That no-brainer came on a three-campus trip to North Carolina, Colorado and Iowa on which Obama exhorted students to pressure Congress to keep interest rates on federally subsidized loans from rising on July 1 from 3.4 percent to 6.8 percent. He’s certainly right that student debt – an issue UNC has focused on in recent years – can be a serious opponent of students’ economic progress once they leave college. That’s the case already, with the average college student amassing about $25,000 in debt, and allowing interest rates to double would cost typical loan recipients an extra $1,000 a year.
No wonder Republican Mitt Romney joined in the call for Congress to roll back the scheduled interest rate increase. But Democrats and Republicans are, as usual, sparring over how to pay the cost of keeping the rate at 3.4 percent, and it’s not certain Congress will act.
So this is one of those (many) times when the public interest demands that the two parties reach agreement, and that’s the message representatives and senators ought to be hearing and heeding.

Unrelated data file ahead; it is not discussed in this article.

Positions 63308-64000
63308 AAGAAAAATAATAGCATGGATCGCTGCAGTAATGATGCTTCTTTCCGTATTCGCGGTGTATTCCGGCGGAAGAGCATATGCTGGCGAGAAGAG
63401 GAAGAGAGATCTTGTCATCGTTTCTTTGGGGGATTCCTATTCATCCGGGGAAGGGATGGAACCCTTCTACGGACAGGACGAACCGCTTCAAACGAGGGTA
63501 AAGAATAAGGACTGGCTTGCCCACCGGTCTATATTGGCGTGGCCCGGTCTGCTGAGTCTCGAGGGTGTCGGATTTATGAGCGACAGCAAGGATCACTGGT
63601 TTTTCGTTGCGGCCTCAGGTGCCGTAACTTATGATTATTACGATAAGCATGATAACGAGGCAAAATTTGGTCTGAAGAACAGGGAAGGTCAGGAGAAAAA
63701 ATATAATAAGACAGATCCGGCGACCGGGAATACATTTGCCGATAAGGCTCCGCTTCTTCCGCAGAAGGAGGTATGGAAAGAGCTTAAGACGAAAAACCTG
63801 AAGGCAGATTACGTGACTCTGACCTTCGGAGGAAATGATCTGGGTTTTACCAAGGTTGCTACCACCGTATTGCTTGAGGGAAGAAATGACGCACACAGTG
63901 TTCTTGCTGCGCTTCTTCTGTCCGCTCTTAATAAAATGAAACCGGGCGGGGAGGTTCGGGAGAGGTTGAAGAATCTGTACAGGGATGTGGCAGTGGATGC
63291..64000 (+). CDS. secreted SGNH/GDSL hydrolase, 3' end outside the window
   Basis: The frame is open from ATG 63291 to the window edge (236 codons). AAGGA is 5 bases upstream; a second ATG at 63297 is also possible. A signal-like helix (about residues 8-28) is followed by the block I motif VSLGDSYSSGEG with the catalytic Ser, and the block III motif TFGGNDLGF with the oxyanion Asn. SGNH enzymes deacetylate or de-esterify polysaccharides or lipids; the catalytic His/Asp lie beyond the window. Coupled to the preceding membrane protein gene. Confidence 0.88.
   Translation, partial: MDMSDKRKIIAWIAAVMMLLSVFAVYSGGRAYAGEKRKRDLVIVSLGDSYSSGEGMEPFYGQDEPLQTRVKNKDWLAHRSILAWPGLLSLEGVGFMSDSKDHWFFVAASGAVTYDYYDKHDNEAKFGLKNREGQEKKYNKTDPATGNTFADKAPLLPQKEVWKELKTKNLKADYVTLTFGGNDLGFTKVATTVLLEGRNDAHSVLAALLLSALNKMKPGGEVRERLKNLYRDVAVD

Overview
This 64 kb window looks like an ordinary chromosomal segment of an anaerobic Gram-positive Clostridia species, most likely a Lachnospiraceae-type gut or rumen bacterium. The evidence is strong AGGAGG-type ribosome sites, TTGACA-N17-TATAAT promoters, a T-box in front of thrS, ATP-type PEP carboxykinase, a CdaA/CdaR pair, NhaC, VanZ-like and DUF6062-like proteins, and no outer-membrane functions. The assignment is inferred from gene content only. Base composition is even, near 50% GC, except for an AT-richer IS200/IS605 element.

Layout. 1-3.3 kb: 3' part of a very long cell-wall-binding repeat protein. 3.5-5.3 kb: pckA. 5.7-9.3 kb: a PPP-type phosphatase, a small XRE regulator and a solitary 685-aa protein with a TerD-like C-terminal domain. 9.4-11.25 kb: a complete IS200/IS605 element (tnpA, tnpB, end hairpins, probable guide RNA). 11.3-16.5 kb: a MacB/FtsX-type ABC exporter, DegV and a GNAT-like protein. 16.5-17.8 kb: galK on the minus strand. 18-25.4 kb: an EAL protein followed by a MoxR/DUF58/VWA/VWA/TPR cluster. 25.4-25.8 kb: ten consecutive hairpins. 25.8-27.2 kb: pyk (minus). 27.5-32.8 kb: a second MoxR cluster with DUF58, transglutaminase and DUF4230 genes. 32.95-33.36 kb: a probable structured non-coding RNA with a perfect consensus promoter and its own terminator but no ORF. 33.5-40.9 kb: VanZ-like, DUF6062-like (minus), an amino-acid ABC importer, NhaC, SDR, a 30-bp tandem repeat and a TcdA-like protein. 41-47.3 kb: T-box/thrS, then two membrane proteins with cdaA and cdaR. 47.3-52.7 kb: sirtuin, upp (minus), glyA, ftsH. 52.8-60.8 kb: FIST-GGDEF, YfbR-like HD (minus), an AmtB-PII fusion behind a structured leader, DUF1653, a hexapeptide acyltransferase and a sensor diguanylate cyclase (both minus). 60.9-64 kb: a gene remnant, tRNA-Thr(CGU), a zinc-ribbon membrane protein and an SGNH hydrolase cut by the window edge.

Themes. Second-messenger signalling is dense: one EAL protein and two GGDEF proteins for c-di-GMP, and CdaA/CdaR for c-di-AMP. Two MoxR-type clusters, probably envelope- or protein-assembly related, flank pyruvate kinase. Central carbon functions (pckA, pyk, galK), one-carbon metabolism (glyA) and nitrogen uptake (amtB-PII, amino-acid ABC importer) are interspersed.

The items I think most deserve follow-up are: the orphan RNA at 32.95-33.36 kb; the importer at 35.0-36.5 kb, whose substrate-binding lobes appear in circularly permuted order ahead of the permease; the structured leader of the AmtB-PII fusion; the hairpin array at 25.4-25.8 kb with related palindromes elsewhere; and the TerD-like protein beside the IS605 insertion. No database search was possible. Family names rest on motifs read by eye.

Equally, though, education administrators need to declare a truce in the nationwide “arms race” in which schools vie to offer enhanced and expensive amenities that have little to do with learning. And state legislatures – including our General Assembly – should place higher priority on maintaining historically modest tuition and fee levels at public universities.
Because while it’s true that subsidized loans enable colleges to ratchet up costs while sparing students and their families the immediate pain, the far greater cost driver is states’ (and private institutions’) unwillingness to dig deeper to keep costs reasonable in the first place.
Raleigh News & Observer